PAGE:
Know Your Styles: The BJCP Style Guide

8 12 2009

If I would take a guess, I would say about 99% of beer drinking is subjective. What one person drinks and likes can be totally different from what another person drinks and likes. It is a combination of experience, attitude, genetics, and chemistry. However for that 1%, it really is objective. There may be off flavors caused by an infection or an unintended chemical reaction, “skunky” for instance. Or maybe what sets a beer apart from the rest depends on how much it adheres to the style it represents.

Much like wines, beers come in many different styles. Depending on color, flavors, aromas, yeast, water, carbonation, and alcohol levels. For a brewer, there is a lot freedom within a style and yet takes a lot of discipline to find that “sweet spot” that balances all the details. By learning your styles, you can better describe what you are tasting and why you favor one beer over another.

But what is the best way to learn your beer styles? There are some books out there that do a very good job at describing beer styles. The Beer Hunter, Michael Jackson (not that one, the other one) wrote several very good volumes about beer. And the head brewer from Brooklyn Beer, Garret Oliver, wrote an excellent book about beer and food called The Brewmaster’s Table. There are several excellent books on beer styles by Charlie Daniels, Randy Mosher, and Charlie Papazian–three big names in the homebrewing scene.

But for me, nothing beats the style guidelines from the Beer Judging Certification Program (the BJCP). The BJCP is the main accreditation program for beer judges. Only people who are certified through the BJCP can judge at official beer competitions. Many magazines and newspapers will only hire BJCP holders as their beer critics. And the guidelines are indisputable as the pre-eminent source on beer styles. In order to know why one beer won gold while another won silver at The Great American Beer Festival or why one beer got a 5 star rating while another got a 3 star rating in this month’s issue of “The Celebrator“, you would have to look to your BJCP to find out.

There is some controversy in the brewing world concerning the BJCP, though. Peter Boukaert, brewmaster of the New Belgium Brewery in Ft. Collins, CO, has gone on record several times stating that it is the job of the artist to create, not classify. For Peter, he has no interest in the BJCP. He believes his beers can win on merit alone and leaves the judging to the judges. He believes there is a time and a place for the guidelines, but his kettle is not one of them.

But what do the BJCP Guidelines look like? The guidelines have 23 categories for beer ranging from lightest to darkest of the “standard style” beers followed by “specialty beers”. The BJCP also have catagories for mead and cider. Each category has sub categories that go into greater detail of what each beer should look, smell, and taste like. Each subcategory also gives color specifications (SRM), bitterness (IBUs), alcohol content (ABV), sugar content (Original and Final Gravity Readings).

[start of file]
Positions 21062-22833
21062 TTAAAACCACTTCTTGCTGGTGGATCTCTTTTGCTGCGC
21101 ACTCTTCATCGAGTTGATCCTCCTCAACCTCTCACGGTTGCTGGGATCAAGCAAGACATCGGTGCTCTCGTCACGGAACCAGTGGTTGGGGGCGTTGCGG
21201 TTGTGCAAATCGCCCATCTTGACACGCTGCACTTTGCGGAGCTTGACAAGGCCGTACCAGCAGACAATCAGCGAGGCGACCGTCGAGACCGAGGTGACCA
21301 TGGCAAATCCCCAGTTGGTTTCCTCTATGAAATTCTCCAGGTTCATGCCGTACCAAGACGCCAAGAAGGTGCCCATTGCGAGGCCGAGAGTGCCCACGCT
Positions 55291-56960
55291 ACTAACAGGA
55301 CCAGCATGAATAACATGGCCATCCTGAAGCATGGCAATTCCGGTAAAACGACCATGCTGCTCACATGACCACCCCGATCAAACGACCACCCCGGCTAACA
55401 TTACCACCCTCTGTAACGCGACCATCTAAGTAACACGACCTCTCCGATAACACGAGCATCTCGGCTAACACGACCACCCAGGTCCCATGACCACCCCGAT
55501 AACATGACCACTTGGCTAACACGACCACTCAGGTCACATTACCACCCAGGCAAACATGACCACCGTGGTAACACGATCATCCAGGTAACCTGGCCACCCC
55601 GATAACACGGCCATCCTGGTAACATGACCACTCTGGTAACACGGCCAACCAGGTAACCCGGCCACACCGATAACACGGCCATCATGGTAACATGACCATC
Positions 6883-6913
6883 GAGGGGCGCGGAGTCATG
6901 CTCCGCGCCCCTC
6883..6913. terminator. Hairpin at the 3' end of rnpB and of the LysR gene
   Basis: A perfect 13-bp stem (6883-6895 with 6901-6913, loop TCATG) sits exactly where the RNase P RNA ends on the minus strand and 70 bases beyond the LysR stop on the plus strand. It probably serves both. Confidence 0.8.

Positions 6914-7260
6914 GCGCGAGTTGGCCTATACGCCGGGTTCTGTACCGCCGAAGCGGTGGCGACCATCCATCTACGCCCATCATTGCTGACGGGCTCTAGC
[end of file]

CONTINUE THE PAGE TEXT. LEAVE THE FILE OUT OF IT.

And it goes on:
Each week, I will be sharing with you a summery of each of the 23 beer categories including all the subcategories specifying a range of characteristics, SRM, IBUs, ABV, and gravity readings.

It will look like the following:

Aroma: Which notes should one smell in this beer? Which “off” scents are permissable in this category? Which are not?

Appearance: What colors are these beers? What kind of head and carbonation should be present?

Mouthfeel: How does this beer feel in your mouth while drinking it?

Comments: What should a judge know about this category when judging?

Ingredients: Are there any specific ingredients that should be present in this beer?

Technical notes: A range of SRM, IBUs, ABV, (Original Gravity-OG and Final Gravity-FG)

Common Examples: Which beers should this resemble?

And that is about it. When you start learning your styles, you can begin to separate the good from the bad. And recognize when things are technically good even when you do not care for them (Budweiser is a good example for me).

What about you? Which styles do you enjoy to drink? Why?




One response

9 12 2009
Johnny Automatic

IPA, Double IPA, TRIPLE IPA, IMPERIAL IPA, Porter, Chocolate Porter, Stout, Russian Imperial Stout

Leave a Reply

Fill in your details below or click an icon to log in: Logo

You are commenting using your account. Log Out /  Change )

Google+ photo

You are commenting using your Google+ account. Log Out /  Change )

Twitter picture

You are commenting using your Twitter account. Log Out /  Change )

Facebook photo

You are commenting using your Facebook account. Log Out /  Change )


Connecting to %s

%d bloggers like this: